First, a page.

I'm using use-package to install and configure packages (most of these packages are in melpa). Is there a clean automated way of keeping all these packages up-to-date ?

If not, what is the best work flow in this case ?

Note: A very similar question here with an answer, but I wanted a clarification on "You'll still need to deal with installing updates". I could not comment on the answer for clarification as I do not have enough reputation.


I just do this manually: run list-packages hit Uto mark available upgrades, then review to decide if there are any I don't want to pick up. Then x to upgrade. I do this pretty regularly, and often check what's new at the same time. I've got a couple tweaks to simplify this (see below).

I suspect upgrading could be automated, but you do want to consider the case where an update breaks something and you need to back it out and then prevent your automated updater from just installing it again.

Some package menu tweaks:

(defun package-menu-find-marks ()
  "Find packages marked for action in *Packages*."
  (occur "^[A-Z]"))

;; Only in Emacs 25.1+
(defun package-menu-filter-by-status (status)
  "Filter the *Packages* buffer by status."
   (list (completing-read
          "Status: " '("new" "installed" "dependency" "obsolete"))))
  (package-menu-filter (concat "status:" status)))

(define-key package-menu-mode-map "s" #'package-menu-filter-by-status)
(define-key package-menu-mode-map "a" #'package-menu-find-marks)

With this I can use s new to just see what packages are newly available. And after hitting U to mark upgrades I can hit a for an occur buffer list of the ones that were marked, in case I want to dig in to details of what changed etc.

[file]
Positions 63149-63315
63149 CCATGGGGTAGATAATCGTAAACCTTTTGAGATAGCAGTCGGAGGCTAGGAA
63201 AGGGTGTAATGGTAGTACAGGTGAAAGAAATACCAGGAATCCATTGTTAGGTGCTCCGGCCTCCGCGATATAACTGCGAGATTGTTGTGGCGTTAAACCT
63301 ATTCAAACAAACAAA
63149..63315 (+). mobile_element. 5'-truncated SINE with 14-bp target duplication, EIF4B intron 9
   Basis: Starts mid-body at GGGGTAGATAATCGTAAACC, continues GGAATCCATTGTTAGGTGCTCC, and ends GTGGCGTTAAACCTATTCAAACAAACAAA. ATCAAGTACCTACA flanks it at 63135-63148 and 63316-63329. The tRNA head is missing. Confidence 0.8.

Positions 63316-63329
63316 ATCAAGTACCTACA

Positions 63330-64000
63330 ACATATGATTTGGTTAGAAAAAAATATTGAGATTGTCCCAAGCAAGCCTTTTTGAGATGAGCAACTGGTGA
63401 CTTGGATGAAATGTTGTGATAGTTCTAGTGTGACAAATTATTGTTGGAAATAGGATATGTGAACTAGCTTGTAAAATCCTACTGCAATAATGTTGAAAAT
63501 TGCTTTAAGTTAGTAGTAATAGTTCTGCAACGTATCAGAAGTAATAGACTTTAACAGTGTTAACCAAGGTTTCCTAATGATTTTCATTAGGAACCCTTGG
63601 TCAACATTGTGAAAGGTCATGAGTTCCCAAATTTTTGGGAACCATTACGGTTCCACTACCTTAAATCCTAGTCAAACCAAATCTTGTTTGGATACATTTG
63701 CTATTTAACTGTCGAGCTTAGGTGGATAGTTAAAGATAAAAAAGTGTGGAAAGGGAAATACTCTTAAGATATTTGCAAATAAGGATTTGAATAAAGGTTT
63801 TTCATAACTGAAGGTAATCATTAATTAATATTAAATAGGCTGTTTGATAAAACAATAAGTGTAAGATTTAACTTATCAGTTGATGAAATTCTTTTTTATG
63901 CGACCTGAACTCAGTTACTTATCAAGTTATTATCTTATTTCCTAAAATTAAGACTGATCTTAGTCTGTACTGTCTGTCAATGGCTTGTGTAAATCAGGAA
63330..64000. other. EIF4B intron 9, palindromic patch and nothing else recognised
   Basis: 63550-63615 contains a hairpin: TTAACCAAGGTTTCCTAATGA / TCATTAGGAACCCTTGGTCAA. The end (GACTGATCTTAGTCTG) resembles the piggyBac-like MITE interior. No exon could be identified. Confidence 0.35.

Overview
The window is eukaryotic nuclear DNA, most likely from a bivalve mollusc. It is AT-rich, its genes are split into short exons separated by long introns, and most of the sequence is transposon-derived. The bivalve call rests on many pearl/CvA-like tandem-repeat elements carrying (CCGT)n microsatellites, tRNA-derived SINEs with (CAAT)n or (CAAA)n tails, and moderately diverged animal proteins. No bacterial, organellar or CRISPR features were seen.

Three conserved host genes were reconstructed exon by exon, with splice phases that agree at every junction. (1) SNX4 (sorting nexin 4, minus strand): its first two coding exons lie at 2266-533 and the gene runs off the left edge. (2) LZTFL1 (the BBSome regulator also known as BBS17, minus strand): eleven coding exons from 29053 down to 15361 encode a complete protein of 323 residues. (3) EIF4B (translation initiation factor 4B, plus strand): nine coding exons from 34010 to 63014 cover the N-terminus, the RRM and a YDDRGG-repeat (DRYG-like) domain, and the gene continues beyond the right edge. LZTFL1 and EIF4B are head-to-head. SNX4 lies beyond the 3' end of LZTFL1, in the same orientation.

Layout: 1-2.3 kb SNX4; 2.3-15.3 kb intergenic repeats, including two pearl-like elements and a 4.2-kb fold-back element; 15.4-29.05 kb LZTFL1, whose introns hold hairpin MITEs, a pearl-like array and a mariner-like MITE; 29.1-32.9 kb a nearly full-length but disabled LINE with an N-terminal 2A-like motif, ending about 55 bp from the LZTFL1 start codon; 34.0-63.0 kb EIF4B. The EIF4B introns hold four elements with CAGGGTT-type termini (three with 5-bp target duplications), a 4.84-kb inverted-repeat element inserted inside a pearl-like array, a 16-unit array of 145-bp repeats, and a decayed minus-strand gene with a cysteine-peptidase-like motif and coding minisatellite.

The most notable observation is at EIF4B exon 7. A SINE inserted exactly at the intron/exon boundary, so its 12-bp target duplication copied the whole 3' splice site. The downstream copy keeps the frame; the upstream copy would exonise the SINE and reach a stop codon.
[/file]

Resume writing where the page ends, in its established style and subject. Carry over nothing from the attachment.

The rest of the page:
• Thanks, the questions is primarily answered. a worked for finding out marked packages. However, s installed or any of the other remaining three statuses returns an empty list. – Jaagrit Sapana Apr 2 '17 at 14:05
  • What version of Emacs are you using? – glucas Apr 2 '17 at 15:03
  • I'm using 24.5.1 – Jaagrit Sapana Apr 2 '17 at 22:58
  • Ah ok. I checked and the package-menu-filter command is new in 25.1, so that command won't work for you. – glucas Apr 3 '17 at 0:20
  • I do this every Monday morning – Ricky Nelson Mar 8 '19 at 0:52

You can use auto-package-update to automatically update packages.

Copied from my other post (https://emacs.stackexchange.com/a/31903/9972)

(use-package auto-package-update
   :ensure t
   (setq auto-package-update-delete-old-versions t
         auto-package-update-interval 4)

With that setup, packages will be updated every 4 days, and the old packages will be removed.

  • Doesn't Emacs require to be restarted after a packages update (at least for some packages)? – Denis Bitouzé Dec 4 '20 at 9:00
  • 1
    True, but if you put this peace of code before the other packages get loaded, you should be fine. – cslux Jan 17 at 17:12

There is a highly recommended package called paradox that extends package management commands. Read more from https://github.com/Malabarba/paradox

(use-package paradox
  (setq paradox-github-token t)
  (setq paradox-execute-asynchronously t)
  (setq paradox-automatically-star t))

This setup feeds package usage statistics back to system using a separately set github token and updates packages in the background when you manually run the command paradox-upgrade-packages bound to your keys of choice.

Read the inline documentation of the variable paradox-github-token on how to set it up.


Try epm to keep update process clean.

cf. https://github.com/xuchunyang/epm

It can run update process within emacs batch process, without loading normal init.el settings.


Just enter list-packages and pres SHIFT+U. It will mark all installed packages for an update.

  • 1
    It's arguably not fully automatic. – JeanPierre Sep 29 '19 at 7:27

Emacs package update sometimes fails.

If package installation is automated using use-package, delete the .emacs.d/elpa directory and reinstall the package.

good luck

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